“Indeed not, Sir Knight,” replied the green-clad man, “and you seem to have been given a good thing, indeed. But I doubt not of your sincerity at this point. I know well that you know the value of what you have received, and I know that you know how strong upon you the charge you carry lies. Several of the charges, in fact, for I see that you continue to do penance for some error you feel you have made. How much longer have you to do such? For I note that you drink little and eat less as you conduct it, and though you are strong, I would have you remain so against such needs as we may have.”

“It will not be long, I think,” replied the mail-clad man. “For I have been so diligent as I may be in praying and fasting, and we have been on the road long. Each day has seen me act in accord with that charge, and I will soon be discharged of it. But you need not worry of my strength. I feel it greatly in me, such as I have not since I was newly knighted. It is as you say. I have been given much, and it is of great value. I treasure it, although I wonder that I did not find such earlier in life, and that others have not found similar favor who were more pious than I. For there have been many such, many who have attended more fully to their catechism and to the work of the Lord than I. Why, then, should I find such favor? For though I am grateful for it, I am confused by it utterly.”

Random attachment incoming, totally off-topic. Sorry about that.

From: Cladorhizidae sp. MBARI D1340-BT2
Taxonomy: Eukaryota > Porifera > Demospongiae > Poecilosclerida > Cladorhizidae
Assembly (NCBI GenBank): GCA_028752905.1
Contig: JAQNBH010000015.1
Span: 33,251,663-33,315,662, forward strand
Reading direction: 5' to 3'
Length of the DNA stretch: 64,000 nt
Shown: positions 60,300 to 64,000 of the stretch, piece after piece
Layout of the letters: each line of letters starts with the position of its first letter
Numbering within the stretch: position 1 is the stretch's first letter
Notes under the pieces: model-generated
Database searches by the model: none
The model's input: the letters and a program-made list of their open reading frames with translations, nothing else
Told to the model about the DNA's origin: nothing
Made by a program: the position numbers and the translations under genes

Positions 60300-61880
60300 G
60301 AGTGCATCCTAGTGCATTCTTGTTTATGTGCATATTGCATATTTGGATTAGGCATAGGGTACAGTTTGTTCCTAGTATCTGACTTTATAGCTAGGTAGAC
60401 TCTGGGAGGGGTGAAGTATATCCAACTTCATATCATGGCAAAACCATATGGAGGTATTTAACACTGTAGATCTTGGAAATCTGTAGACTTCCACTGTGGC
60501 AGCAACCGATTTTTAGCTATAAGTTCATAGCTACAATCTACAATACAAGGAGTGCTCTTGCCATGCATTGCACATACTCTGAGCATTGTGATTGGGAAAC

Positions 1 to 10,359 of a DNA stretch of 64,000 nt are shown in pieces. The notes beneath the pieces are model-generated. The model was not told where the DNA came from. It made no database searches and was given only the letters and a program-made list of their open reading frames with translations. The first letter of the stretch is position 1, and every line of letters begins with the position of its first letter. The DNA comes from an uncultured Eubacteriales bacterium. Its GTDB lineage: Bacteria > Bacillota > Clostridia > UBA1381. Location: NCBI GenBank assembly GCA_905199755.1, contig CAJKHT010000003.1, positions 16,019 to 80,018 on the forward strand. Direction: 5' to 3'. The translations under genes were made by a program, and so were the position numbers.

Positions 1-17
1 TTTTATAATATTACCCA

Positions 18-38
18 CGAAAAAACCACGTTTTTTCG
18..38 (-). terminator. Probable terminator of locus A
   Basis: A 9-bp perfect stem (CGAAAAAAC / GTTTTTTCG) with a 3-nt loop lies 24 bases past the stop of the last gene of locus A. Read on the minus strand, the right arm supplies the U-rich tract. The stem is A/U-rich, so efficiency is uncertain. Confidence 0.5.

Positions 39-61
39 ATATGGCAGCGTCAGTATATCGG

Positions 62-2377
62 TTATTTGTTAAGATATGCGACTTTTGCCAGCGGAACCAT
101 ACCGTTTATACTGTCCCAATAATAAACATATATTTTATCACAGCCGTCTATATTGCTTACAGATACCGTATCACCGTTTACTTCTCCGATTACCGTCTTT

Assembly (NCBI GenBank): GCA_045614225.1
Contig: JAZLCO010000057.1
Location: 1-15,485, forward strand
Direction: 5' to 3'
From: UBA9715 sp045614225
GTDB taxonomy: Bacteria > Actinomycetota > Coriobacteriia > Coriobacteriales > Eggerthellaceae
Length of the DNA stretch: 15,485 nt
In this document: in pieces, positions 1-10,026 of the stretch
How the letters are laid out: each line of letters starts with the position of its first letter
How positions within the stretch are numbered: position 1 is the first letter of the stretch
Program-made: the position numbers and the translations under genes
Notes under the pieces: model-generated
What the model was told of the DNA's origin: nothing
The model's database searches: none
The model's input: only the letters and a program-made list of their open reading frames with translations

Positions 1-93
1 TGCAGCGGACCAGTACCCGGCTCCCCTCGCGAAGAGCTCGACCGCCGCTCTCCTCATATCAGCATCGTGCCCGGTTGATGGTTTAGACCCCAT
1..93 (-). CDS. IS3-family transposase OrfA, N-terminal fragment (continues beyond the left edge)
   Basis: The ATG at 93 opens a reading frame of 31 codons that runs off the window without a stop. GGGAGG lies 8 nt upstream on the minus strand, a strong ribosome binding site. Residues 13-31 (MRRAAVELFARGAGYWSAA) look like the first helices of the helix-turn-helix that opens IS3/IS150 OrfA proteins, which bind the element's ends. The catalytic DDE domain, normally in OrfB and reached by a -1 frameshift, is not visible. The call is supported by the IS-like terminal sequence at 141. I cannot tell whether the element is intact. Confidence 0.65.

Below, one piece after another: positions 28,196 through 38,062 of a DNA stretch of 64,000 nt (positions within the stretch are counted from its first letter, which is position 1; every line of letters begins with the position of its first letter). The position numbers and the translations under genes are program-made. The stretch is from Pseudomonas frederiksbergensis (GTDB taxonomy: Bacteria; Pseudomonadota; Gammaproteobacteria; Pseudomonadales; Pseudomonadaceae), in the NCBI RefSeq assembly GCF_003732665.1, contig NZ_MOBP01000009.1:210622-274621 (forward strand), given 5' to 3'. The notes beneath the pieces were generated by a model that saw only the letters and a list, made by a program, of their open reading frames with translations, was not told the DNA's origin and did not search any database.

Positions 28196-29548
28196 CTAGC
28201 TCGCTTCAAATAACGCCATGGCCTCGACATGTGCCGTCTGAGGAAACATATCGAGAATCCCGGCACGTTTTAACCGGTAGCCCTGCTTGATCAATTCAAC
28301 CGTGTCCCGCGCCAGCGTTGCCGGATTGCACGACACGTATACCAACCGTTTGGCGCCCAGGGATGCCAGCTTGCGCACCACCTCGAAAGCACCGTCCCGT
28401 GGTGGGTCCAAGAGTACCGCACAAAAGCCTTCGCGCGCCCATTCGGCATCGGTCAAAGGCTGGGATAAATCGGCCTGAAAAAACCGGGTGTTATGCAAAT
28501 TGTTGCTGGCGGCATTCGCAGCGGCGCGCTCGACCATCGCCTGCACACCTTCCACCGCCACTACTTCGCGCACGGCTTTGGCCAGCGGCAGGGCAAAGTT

The green-clad man shrugged. “Perhaps it is because your strength will be needed where theirs is not. Or perhaps you are meant as a test to others, a temptation away from faith and towards despair.”

The mail-clad man stopped suddenly. “Am I then a tool of the devil? Is it through unholy agency that I am strengthened, then, and the priests deceived about me?”

“Why would you think yourself a tool of the devil to be used as a temptation away from faith? Is it not written, and do not the priests speak of it, that Job was tempted to show what faith truly is? So worry not that that is the case, but press on as you may. Act in good faith, and surely  it will be shown to you.”

The mail-clad man started ahead again, but he did not speak, riding in silence as he turned over in his mind what had been said. And he recalled his dream, remembering how he had spoken to himself of deceit and despair. For all the green-clad man’s words that sought to put him at ease, he could not find it for himself. When, therefore, at the end of the day, he and the green-clad man stopped to rest, making camp under the thinning boughs of the lingering forest, he offered up another prayer, asking for the Lord to guide his steps and lead him through to righteousness and away from any evil that would seek to have him follow it. And he did his daily penance, as he had been bidden to do, ate and drank, and found his way again to sleep.